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Sunday, May 16, 2004

Brush with Quackery

I don't know why quacks hold such interest to the layman. To me, they seem easy to spot and then discount. Often they possess strong rhetorical skills, much like experienced TV infomercial pitchmen.

I once had a run-in with Prof. Martin Fleischmann (one-half of the infamous Cold Fusion duo). I was giving an invited presentation at a summer conference retreat. As I got into the Q&A session, Fleischmann with his distinctive Czech/British accent openly commented in the stupidest way possible. Even though most of the experiments and data I described in my presentation used present-day technology (circa 1987) he had the nerve to pronounce that most everything I reported on happened to be old news by the late 1920's. As I recall, this hit me hard until I found out more about his work at that time; even though he had expertise in electrochemistry, he wasn't well funded and had an out-of-date lab (according to other people at the conference I hazily recall).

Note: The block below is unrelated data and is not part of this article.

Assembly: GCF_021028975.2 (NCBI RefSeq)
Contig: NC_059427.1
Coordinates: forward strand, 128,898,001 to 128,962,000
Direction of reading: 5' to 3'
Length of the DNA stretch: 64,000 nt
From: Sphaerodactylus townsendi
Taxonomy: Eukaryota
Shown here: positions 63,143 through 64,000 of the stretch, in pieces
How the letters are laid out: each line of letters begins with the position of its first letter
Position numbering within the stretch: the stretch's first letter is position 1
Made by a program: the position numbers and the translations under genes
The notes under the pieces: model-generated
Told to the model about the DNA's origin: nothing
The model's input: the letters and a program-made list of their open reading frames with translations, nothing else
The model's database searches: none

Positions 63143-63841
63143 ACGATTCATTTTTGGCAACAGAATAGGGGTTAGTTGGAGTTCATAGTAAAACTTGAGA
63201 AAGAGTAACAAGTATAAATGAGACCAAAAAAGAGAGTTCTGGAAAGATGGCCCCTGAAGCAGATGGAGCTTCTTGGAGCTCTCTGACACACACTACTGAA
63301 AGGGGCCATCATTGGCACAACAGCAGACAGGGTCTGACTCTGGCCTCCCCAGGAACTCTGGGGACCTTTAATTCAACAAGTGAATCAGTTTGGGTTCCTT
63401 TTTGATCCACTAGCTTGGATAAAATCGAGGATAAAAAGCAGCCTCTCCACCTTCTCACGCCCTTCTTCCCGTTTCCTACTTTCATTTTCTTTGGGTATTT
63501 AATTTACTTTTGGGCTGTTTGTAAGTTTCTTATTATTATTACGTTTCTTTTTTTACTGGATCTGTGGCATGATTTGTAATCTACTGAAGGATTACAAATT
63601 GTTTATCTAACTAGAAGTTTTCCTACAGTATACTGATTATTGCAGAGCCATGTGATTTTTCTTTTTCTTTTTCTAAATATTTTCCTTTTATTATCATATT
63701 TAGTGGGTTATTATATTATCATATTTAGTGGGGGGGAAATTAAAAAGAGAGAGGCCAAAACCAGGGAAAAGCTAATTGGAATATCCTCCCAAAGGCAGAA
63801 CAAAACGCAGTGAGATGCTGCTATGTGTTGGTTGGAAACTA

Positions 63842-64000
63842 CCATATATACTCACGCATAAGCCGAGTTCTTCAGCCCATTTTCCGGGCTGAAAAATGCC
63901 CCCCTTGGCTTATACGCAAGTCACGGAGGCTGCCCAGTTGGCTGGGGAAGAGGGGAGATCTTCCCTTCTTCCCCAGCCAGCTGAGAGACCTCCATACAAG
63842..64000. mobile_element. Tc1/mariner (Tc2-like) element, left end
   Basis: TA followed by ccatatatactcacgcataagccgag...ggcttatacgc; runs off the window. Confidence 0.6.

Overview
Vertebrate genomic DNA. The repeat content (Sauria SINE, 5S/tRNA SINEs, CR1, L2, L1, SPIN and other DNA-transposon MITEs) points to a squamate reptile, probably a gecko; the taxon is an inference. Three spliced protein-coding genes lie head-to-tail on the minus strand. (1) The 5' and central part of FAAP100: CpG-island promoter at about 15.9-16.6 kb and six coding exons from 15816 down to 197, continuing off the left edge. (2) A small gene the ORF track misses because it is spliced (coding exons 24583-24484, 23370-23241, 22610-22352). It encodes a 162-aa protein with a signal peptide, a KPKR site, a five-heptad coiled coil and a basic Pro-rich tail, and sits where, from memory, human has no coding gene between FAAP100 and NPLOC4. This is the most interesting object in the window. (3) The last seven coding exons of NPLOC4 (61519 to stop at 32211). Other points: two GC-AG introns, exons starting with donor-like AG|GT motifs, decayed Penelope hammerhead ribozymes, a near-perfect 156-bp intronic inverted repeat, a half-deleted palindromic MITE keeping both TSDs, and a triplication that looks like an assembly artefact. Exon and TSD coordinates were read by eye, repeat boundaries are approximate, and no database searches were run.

Only a year or two later (circa 1989) did the loudmouth open his yap too wide and suffer ridicule on what some consider the Scientific Fiasco of the Century. Suffice to say, cold fusion will not meet any energy needs in our immediate future.

Robert L. Park also writes about quackery:
"Voodoo Science: The Road from Foolishness to Fraud"
I have to read this book, because I got introduced to Dr. Park when he visited my old grad school lab. I consider that a real brush with greatness.


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